In .-very torn < •«> in the -♦»••'• and thai
there in not II plHll c: M .lilli. |.rohnl»lv in nn.v
■ire«in< t in the «'it» of \.-«-\.^rU. op in the
,it, ..I UkMl] for that mutter, that misfit
not be ..mm i.-l-.l for exactly the «•»» rrlrar
,1.1,1 you ha»«- I.een ,-on* i«-t»-«l of.
The <rnt(-nrf of the court i» that ji»o pay «
tin.- of r«t.«HM): t»iat >•>!■ «IHii(l committed in
th.- Ml»i...x Penitentiary until that line i
,.ni.l. »»« e*«?ecMlinii oh.- .lay for •»<!» dollar
..f line. ;.
Mr. House then said: "When we pay this toe
may we have it entered on the record it is paid
under protest?"
•Certainly." said Justice Hen "I will sav
in addition to that, that If you are not in posi
tion to pay this fine Immediately you raay
remain in UK custody of the Sheriff during the
U "\Yr House— l am very much obliged to your
honor lor your courtesy in this matter. I am
„!>■!. i -e.i to pay the tine.
Mr House then paid the Sheriff, and Captain
Diamond was dlachara rt Car.tain Diamond will
It U announce! ths ' «" 1
appeal from the judgment of conviction.
Hot sr. WILL imAL IJ OXCE.
Captain Diamond and Frederick B. Hou« ar
rivM in this city on th- Albany Express soon alter
« p m yesterday. They left the train at the
: Harlem station. Captain Diamond took an *3^
bound One-hundred-and-twenty-Sfth-st. electric:
car to go to his home at No. m East One-hun
dred-and-eighteenth-st. He seemed af xious to
I avoid reporters.
Captain Diamond's nfteen-year-old daughter an-
I swered a caller who desired to sec the officer at his
: home She said he was "not ait horn« to anybedr.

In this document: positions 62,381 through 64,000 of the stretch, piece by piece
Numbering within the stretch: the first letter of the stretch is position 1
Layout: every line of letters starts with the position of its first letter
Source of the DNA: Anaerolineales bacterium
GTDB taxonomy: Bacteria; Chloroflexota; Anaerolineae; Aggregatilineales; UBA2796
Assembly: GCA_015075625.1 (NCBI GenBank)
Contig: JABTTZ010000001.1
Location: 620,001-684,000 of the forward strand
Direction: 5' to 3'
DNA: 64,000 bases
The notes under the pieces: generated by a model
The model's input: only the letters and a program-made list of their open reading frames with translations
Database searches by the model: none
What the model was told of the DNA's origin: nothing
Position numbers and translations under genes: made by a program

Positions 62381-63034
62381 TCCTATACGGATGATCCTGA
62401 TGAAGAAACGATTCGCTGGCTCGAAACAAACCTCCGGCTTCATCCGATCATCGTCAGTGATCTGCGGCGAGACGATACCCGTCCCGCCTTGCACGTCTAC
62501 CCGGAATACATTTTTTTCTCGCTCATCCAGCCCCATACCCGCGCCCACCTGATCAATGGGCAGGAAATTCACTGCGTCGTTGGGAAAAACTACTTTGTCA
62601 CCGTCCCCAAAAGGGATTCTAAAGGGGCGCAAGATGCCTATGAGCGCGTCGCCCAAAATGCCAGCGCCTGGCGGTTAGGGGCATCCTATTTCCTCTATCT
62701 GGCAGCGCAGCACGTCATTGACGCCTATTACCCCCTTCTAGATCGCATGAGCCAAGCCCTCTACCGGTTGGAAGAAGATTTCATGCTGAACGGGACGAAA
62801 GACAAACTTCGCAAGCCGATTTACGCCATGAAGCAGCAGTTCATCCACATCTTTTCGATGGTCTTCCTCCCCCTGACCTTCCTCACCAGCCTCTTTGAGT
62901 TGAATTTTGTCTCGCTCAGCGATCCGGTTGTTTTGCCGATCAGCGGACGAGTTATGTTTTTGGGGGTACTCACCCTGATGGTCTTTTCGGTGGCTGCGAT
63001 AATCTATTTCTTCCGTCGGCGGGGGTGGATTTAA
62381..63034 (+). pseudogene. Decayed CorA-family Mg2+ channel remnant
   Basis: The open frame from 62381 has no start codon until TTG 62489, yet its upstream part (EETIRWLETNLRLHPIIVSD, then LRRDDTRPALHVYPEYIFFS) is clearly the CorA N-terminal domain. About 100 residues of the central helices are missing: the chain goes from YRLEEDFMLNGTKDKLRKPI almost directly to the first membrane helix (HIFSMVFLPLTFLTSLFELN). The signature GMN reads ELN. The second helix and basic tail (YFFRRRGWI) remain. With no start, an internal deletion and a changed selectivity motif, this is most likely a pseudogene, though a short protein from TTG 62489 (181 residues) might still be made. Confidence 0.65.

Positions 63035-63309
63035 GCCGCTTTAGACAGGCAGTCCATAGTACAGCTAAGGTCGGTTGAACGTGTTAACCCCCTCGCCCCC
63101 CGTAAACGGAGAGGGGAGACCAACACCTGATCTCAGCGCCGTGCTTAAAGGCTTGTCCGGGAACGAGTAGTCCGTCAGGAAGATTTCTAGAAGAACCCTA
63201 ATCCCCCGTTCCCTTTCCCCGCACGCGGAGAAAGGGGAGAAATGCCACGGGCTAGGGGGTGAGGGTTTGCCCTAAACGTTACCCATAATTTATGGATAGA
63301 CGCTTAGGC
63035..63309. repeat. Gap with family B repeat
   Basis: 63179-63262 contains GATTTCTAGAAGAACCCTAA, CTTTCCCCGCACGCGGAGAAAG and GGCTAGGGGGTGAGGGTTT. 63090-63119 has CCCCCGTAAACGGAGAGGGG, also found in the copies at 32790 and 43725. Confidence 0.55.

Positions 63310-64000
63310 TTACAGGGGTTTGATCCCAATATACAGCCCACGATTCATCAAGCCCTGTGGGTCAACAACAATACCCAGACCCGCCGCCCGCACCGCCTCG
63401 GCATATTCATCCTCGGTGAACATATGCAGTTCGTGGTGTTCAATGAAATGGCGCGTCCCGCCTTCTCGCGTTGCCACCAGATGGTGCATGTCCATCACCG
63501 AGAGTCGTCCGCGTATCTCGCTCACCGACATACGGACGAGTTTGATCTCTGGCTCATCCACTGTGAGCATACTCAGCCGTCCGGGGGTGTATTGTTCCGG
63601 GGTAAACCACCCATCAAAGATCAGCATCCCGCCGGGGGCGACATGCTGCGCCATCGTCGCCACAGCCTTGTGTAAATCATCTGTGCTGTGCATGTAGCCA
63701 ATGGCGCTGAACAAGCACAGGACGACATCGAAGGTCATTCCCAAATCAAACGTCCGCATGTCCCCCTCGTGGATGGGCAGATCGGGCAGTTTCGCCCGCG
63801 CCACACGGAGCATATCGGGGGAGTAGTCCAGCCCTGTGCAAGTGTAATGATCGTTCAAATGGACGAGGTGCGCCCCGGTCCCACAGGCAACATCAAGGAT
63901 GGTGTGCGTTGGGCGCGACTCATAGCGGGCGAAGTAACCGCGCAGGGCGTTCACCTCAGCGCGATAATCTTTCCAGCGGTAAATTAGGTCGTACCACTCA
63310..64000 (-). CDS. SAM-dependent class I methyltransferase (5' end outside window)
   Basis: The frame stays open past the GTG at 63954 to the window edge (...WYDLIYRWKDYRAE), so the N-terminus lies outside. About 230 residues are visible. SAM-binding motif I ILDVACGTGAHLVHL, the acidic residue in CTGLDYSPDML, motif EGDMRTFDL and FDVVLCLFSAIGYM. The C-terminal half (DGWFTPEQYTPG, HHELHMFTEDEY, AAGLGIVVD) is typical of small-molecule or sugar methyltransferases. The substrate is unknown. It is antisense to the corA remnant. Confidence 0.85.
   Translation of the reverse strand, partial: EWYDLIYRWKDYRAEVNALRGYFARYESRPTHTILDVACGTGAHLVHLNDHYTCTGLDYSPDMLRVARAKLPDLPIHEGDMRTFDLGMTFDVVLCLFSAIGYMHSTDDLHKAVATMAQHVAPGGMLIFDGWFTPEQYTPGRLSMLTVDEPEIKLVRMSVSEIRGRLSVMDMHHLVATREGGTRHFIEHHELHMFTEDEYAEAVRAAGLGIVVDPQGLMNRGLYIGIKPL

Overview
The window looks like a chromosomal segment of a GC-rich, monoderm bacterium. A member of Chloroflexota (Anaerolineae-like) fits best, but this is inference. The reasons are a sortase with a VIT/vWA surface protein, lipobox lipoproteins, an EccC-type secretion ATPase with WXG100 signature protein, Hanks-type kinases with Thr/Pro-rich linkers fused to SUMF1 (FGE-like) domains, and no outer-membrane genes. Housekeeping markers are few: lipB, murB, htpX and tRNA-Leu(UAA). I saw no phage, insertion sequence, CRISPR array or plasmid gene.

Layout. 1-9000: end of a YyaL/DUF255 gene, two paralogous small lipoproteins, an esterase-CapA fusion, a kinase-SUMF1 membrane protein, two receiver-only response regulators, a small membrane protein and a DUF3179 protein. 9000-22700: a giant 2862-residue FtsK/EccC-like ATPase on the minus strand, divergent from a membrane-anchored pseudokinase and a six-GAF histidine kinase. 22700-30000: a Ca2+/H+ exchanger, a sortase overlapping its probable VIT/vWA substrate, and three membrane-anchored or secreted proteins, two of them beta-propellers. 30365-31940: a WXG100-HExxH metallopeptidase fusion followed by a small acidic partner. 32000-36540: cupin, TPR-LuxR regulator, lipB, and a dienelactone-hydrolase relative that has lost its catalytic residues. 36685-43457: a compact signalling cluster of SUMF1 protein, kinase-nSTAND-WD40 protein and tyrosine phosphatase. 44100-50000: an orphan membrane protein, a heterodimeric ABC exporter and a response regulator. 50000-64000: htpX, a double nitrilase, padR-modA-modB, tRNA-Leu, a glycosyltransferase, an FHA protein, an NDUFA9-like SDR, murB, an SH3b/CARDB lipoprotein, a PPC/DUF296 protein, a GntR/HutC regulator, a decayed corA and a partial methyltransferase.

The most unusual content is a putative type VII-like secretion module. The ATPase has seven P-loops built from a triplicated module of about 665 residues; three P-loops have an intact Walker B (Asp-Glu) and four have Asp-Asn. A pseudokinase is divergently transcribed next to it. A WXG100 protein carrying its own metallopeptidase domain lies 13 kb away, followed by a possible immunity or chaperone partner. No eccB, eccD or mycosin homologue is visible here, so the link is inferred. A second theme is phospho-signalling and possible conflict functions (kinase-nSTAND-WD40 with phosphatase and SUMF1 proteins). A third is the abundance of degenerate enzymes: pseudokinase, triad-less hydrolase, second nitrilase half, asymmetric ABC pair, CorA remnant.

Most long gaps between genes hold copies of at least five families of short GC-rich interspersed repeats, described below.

i except the tew friends he Is ~ith." She *-ould not
take a card or a note to him.
Mr House was found at his home. No. SS West
One-hundred-and-forty-nrst-st.. nur^lns •> COM he
had caught in Albany. He said:
SSS^SfeSR* shall have the
! n,.t a.-t at the case tlli Ja:mar\.
rk^s*h:-r^e very fair and Impartial, but juries ar«
S V^ S^^.s forfaSa^ft^kW* th
„r. :'J.-ut^n did not mak, out i case, that th, -
showed no rvMean w «-»*ct
WCW Ca P ta^n y Dlamond b wa rr s U rndicted under Sections 117
and l" of the Penal Code, which define wilful
neglect of duty, with which he was charged, as a
misdemeanor. The old law states that the penalty
Shall be a line of not less, than $1 nor .-nor- than
<&*>. or Imprisonment of not less than a day nor
more than a year. Judge Herrick considered that
Action 471 of the Penal Code applied in the case.
re-milting a fine of fI.OCO. But this section deals
with crimes, and not mis<jem»=anors. and relates to
the failure of collectors and revenue officers to ac
count for collections. That may be ground tor a.
reversal by the court. J'Jd?e Herrik may ha*«
some good reasons for passing such a sentence.
When asked what the captain and he would do.ii
the Police Department removed Captain Diamond
before the appeal. Mr. House said a writ of certi
orari would be applied for immediately to see v
the department had the right to take such a step
before the decision of the a.DDeaL He said Captain.: